First Culture

Music As Language | Mimi Mwiya On Communicating Through Sound

I once texted one of my brothers complaining about how much schoolwork I had, and he texted back saying, “We know the only way to get you to learn anything, is to put it in a Kelly Clarkson song.”

I’ve said before that I learn by living, music is another way I learn. Once I’ve picked something up from a song, it never leaves my head. I will never forget that Vasco da Gama “discovered” the seaway to India, and I don’t think I’ll ever not recite the alphabet in song.

I must say, though, I think the biggest thing music serves as a teacher of, is language.

The first phrase I learnt in a foreign language that wasn’t English, was from a Swahili song. I was four or five years old and heard a song on the radio with the words mimi mimi nakupenda something something something wewe. I excitedly went to tell my mother my name was in a song on the radio.

Of course I wanted to know what was being said “about me” and I was disappointed it wasn’t my name at all, just someone saying ‘I love you’ to someone, but I have never forgotten that ‘nakupenda’ is I love you and that ‘mimi’ is me, decades later I still feel the disappointment of that little girl, but I’ve never forgotten that language lesson in song.

I think the one French phrase I can say most effortlessly, is je ne sais pas pourqoi, thanks to the Kylie Minogue song.

But by far, my two favourite music-language memories, are with Tina, my big brother’s former housekeeper in Angola. Tina speaks no English, only Portuguese, my command of Portuguese does not stretch very far beyond greetings, ‘I love you’ and a few food items.

So communication between Tina and I was quite a challenge. She used to come to the house three to four times a week and we kind of had an unspoken agreement that she cleans and I cook. I liked to listen to music as I cooked and one morning I was in the kitchen cooking, playing music, singing along in my off-key way, Tina was doing the dishes by the sink, R. Kelly’s The World’s Greatest’ came on and at some point, I realised that Tina was humming along to it. She didn’t know the words, but she knew the melody almost as well as I did the words.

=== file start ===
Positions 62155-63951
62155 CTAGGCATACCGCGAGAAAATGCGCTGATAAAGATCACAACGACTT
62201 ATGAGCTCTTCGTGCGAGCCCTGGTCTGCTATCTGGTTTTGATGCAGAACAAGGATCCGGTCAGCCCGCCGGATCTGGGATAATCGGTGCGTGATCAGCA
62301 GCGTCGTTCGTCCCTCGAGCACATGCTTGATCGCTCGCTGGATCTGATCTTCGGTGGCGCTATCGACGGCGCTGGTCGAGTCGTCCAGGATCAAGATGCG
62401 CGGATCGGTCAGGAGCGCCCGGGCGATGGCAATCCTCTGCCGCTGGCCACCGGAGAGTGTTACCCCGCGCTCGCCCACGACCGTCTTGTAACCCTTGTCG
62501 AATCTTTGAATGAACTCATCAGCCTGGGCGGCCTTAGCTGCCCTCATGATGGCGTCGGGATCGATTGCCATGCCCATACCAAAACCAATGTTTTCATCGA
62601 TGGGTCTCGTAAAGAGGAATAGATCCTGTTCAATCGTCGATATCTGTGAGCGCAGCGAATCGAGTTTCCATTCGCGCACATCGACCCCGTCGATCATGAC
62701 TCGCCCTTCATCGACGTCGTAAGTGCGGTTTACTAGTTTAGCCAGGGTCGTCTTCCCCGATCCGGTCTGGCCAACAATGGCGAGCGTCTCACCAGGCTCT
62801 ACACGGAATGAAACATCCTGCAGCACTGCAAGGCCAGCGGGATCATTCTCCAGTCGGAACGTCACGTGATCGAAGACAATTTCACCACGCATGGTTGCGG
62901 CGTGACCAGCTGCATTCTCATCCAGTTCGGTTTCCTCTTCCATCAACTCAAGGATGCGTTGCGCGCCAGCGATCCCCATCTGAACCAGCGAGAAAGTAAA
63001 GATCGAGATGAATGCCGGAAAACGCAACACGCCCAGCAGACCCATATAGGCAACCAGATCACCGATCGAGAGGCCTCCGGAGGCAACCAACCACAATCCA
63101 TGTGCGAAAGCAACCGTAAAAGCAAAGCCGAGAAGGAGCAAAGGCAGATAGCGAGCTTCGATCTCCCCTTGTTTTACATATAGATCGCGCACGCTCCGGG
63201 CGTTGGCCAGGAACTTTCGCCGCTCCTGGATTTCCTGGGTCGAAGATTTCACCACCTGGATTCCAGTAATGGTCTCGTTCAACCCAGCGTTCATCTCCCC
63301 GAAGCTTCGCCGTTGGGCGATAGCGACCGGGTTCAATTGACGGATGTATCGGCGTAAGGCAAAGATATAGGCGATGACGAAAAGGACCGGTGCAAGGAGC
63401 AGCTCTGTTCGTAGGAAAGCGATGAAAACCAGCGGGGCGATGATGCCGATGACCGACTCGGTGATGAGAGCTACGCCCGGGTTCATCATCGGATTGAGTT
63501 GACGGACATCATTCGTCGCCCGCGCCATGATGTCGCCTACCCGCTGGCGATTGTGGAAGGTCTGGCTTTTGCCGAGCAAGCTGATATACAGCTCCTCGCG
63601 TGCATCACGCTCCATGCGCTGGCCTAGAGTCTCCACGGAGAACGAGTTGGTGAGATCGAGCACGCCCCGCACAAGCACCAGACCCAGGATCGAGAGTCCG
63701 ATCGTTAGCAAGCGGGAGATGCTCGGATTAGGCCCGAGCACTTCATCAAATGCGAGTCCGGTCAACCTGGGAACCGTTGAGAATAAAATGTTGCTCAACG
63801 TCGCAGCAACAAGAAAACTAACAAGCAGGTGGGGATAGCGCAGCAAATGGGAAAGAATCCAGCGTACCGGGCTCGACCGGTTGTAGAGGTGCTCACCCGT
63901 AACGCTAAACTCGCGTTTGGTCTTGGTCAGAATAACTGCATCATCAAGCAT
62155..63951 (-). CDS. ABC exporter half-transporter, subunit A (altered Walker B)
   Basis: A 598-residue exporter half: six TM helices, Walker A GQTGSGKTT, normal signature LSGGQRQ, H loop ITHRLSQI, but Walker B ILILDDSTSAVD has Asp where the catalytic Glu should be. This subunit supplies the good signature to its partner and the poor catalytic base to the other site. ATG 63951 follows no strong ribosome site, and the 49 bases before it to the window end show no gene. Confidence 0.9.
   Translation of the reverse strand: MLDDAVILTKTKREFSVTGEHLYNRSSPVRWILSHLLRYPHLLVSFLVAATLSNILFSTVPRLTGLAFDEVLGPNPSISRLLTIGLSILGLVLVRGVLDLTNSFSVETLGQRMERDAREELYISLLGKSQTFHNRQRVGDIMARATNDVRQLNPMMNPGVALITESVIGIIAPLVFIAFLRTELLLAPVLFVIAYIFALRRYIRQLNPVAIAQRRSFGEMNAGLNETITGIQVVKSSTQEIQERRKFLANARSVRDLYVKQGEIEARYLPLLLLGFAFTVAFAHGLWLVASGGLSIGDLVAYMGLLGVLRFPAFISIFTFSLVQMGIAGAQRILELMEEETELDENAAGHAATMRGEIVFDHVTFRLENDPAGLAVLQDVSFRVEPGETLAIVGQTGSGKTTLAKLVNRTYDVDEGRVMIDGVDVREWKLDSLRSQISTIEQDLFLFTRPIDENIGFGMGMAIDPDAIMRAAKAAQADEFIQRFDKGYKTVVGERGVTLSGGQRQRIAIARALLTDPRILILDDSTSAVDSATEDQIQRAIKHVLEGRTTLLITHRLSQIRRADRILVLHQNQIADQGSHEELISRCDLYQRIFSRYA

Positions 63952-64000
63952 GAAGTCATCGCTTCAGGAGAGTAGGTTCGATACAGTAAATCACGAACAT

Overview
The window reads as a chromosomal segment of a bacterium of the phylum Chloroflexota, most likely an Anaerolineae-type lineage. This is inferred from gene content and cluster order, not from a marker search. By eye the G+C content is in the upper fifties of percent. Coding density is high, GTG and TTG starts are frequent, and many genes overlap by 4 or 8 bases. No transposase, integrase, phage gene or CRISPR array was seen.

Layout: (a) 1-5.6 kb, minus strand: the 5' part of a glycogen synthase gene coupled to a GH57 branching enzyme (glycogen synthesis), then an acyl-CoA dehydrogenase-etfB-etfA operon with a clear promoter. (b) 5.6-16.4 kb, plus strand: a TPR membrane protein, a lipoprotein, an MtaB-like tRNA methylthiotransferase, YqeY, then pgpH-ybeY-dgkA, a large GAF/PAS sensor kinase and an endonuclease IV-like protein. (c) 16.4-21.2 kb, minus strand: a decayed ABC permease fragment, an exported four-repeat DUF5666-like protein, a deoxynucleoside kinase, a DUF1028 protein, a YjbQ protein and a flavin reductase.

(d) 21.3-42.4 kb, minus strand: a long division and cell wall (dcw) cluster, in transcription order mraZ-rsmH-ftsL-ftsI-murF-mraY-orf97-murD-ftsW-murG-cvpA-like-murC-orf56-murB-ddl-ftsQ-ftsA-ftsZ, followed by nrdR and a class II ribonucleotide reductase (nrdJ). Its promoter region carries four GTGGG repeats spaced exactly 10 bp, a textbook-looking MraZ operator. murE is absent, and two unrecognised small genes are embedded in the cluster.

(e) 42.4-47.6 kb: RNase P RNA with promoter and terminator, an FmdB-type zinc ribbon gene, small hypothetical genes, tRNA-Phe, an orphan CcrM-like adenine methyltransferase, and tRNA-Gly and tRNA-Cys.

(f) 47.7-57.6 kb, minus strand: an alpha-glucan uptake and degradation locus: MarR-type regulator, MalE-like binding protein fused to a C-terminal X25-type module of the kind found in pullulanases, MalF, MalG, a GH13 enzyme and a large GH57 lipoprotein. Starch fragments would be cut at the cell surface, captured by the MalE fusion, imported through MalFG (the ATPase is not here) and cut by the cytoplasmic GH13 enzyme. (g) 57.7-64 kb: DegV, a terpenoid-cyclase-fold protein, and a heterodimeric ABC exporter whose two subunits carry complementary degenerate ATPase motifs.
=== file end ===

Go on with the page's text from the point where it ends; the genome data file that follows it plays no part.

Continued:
I stopped singing out loud and just started humming along as well. In that moment, Tina and I spoke the same language: music. This was in 2015. Last year, on my last visit to Angola before my brother moved back home, I was in the kitchen cooking, a Portuguese song by my church’s youth choir played from my phone, Tina heard it, she ran into the kitchen, her face broke into a bright smile as she pointed to my phone saying, “Portugues!” I smiled back and said, “Sim Tina, Portugues.”

I don’t know what part of the house she’d come from or what she’d been doing there, but she came to join me in the kitchen and for the second time since we’d known each other, Tina and I spoke the same language. You’re probably waiting to read that this time around I was humming and Tina was singing out loud, but I’m not one to let small things like inability to speak a language keep me from singing in it. So that day, thanks to music, Tina and I both spoke Portuguese.

I could go on and on about all the ways in which music has taught me things, brought me closer to people, bridged gaps that might have otherwise been impossible to, but I believe my point has been made, music not only brings the world together, but teaches some of us things we would otherwise have a hard time remembering… like the ABC’s.

 

END

Featured Image: QuoteFancy.com

 

 

Like
Like Love Haha Wow Sad Angry
1
Mimi Mwiya

Mimi Mwiya

Munukayumbwa (Mimi) Mwiya is a floater who sometimes sits still enough to write.

Add comment

This site uses Akismet to reduce spam. Learn how your comment data is processed.

We Remember

Music As Language | Mimi Mwiya On Communicating Through Sound

by Mimi Mwiya time to read: 3 min
0